At the turn of the twentieth century, Robert "Little Bob" Davis was one of the most influential political leaders in Jersey City and New Jersey. He joined the Democratic party as a young man and rose to dominate the Hudson County Democratic Committee as the Democratic party "boss."
Davis, born on March 6, 1848, was the son of Irish immigrant parents William and Eliza Kinling Davis and one of eleven children. The family moved to Jersey City when Davis was an infant and lived on Bright Street. Davis attended Public School No. 3 and St. Peter's R.C. Elementary School, but by age eleven he was working to help supplement the family finances. In 1868, he started to work as a gas meter reader and became an inspector for the Jersey City Gas Company.
Davis sought to build his local power base as president of his civic organization, the (Robert) Davis Association, and of the Fourth District Democratic Association. After working for the local Democratic party, his loyalty did not go unnoticed. Davis was twice elected a Jersey City Alderman (1885-1888) and a Sheriff of Hudson County (1887-1890). New Jersey Governor Leon Abbett appointed Davis a police justice (1891-1893) and in 1893 he was appointed warden (then called jailer) of the Hudson County Jail. An unidentified source commented: "It was a big job, one of the political plums of Jersey City, and it did much to build up Davis's power as a politician" ("Obituary of Robert Davis"). His last political appointment was as City Collector from 1898 to his death in 1911.
While Davis was a sheriff in 1889, a corrupt election in Jersey City for a New Jersey senate seat implicated Davis. The November 5th election was a contest between Democrat Edward F. McDonald and William S. Sturh, supported by Republicans and "dissident Democrats" (Mappen). Election results were overwhelmingly in McDonald's favor and prompted an investigation by the state senate where the Republicans enjoyed a majority. The supposed tamperproof glass-sided ballot boxes from the election were shipped to Trenton. The investigation found irregularities with voter registration in some precincts in Hudson County, ballots cast by voters in the same order as their registration prior to the election, and voting privileges granted to residents with bogus addresses, New York residents and even the deceased.
According to New Jersey historian Marc Mappen, "The Senate investigators found that the boxes had been stuffed with so-called 'joker ballots'--counterfeit pre-stamped ballots that were folded inside legitimate ballots so that a faithful party man could cast two or more votes at the same time. The counting mechanism on one box in the Seventh District of Jersey City indicated that 404 ballots had been cast; inside were 507" ("Jerseyana," New York Times). Also, Mappen continues, "Much of the fraud occurred after the election, when burly Hudson County policemen kept the public away while the Davis boys in the back room, with their bowler hats and cigars, counted the votes. Stuhr's ballots were reported to have been removed from the ballot box and burned or tossed in the street."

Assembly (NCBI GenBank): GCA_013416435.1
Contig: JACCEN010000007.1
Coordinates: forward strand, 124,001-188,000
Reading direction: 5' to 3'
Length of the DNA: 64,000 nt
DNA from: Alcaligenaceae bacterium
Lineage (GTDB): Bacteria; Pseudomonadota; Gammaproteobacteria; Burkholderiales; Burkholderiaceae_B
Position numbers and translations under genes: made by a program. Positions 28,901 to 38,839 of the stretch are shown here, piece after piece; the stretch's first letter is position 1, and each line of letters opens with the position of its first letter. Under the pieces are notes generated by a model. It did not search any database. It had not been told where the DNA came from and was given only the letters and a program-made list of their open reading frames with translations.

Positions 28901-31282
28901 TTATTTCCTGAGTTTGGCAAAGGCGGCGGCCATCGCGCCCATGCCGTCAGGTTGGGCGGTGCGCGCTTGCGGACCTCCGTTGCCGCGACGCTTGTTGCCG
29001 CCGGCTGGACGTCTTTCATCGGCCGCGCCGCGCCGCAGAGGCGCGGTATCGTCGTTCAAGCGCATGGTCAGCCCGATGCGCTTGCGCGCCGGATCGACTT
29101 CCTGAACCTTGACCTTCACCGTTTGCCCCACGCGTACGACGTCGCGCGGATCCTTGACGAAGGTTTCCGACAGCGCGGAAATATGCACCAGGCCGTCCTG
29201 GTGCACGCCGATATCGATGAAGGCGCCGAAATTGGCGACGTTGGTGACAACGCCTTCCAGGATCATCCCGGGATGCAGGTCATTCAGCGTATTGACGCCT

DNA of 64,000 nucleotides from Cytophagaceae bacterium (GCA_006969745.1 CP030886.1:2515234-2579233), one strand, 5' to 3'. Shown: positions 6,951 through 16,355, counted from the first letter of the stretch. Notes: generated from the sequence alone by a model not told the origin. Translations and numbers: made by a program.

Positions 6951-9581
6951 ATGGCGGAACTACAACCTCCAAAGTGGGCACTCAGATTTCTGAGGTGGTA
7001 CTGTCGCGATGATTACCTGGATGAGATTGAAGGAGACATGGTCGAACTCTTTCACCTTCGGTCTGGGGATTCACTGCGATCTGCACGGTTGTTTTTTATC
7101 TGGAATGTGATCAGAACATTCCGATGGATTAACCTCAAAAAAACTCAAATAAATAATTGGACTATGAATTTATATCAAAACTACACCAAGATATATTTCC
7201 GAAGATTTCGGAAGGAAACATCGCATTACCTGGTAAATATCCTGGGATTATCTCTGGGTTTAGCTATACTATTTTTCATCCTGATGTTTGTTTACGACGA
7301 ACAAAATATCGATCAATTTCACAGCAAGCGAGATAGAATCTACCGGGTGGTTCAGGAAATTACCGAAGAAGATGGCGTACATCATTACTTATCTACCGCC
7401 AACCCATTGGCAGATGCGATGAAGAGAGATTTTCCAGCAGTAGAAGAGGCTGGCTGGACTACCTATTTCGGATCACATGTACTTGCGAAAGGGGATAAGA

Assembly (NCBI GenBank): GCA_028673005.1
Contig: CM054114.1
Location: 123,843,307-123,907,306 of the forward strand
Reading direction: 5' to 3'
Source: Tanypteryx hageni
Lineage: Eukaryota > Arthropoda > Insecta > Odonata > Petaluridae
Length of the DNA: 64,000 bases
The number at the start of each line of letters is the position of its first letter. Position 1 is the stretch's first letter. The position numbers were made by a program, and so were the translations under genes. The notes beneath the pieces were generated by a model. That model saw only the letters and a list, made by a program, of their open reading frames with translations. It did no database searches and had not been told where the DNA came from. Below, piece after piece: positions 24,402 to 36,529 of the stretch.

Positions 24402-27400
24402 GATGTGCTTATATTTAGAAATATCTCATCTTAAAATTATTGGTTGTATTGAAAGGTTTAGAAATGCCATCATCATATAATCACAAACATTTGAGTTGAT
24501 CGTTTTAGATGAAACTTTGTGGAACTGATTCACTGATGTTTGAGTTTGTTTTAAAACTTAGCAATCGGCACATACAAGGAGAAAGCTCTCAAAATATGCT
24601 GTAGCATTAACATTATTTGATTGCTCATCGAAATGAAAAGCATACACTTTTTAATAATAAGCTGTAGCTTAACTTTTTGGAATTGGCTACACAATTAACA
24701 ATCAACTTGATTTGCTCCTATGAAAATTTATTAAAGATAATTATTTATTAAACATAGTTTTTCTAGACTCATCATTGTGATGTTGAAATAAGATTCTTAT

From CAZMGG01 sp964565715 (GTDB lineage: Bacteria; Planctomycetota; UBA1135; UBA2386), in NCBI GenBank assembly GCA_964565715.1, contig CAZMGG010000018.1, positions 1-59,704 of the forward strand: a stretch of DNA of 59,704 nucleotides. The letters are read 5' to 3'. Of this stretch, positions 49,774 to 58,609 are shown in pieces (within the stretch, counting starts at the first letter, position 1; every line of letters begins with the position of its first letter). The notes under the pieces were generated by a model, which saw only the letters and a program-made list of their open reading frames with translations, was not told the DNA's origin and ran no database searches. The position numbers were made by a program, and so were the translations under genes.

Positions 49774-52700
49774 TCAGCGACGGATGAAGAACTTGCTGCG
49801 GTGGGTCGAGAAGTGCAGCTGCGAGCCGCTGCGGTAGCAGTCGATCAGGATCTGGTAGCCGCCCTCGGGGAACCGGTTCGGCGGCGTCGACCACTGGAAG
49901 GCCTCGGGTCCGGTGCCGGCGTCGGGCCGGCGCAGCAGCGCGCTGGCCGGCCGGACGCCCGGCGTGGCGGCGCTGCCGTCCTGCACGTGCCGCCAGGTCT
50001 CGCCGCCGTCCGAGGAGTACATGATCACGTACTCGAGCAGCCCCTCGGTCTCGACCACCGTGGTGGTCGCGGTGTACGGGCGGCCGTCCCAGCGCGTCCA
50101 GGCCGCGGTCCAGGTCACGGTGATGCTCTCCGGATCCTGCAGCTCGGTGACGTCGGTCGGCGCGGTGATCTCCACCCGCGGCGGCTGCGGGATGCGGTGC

Having confirmed fraudulent practices, the state senate voted to seat Stuhr. His tenure was short-lived, however, when the Democrats gained the majority in the next senate election and turned out Stuhr to seat McDonald. Although over sixty Hudson County Democrats were proven guilty of election fraud, Davis seems to have used his influence to delay their incarceration for two years. Davis himself was never indicted. Mappen concludes "that whole investigation was a case of rural Protestant Republicans pulling the squeeze on urban Catholic Democrats" ("Jerseyana," New York Times).
Commenting on his political acumen, Alexander McLean in his History of Jersey City describes Davis as follows: "His talent for organization and his executive ability, with his strong friendship, have enabled him to exercise a control over political affairs in Hudson County for many years" (414). It is said that Davis was responsible for the choice of Woodrow Wilson, the president of Princeton University, as the Democratic party candidate for the governor of New Jersey in 1910.
On January 11, 1911, Governor-elect Wilson attended the funeral service of Davis held at St. Peter's R.C. Church. He was accompanied by Joseph P. Tumulty, a Jersey City attorney. Tumulty, a graduate of St. Peter's College, then on Grand Street, later became an advisor to President Wilson. Among the other mourners attesting to the political stature of Davis were Jersey City Mayor H. Otto Wittpenn, Democratic State Chairman James R. Nugent and former US Senator James Smith, Jr. The flags at City Hall were lowered in his memory.
A successful businessman, Davis owned the controlling shares of the Jersey City Supply Company and the Jersey City Baseball Club. He lived at 239 Grove Street. In an obituary notice the Jersey Journal reported the Davis estate at one million dollars, claiming that he owned seventy-five pieces of real estate in the city as well as other securities.
Davis is buried in Holy Name Cemetery at Westside Avenue, Jersey City.
"Davis Funeral Pageant to Be a Mile Long." Jersey Journal 11 January 1911.
Marc Mappen."Jerseyana." New York Times 13 November 1994.
McLean, Alexander. History of Jersey City, N.J. Jersey City, NJ: F.T. Smiley and Co., 1895.
"Obituary of Robert Davis" (January 10, 1911). ts. New Jersey Room, Jersey City Free Public Library.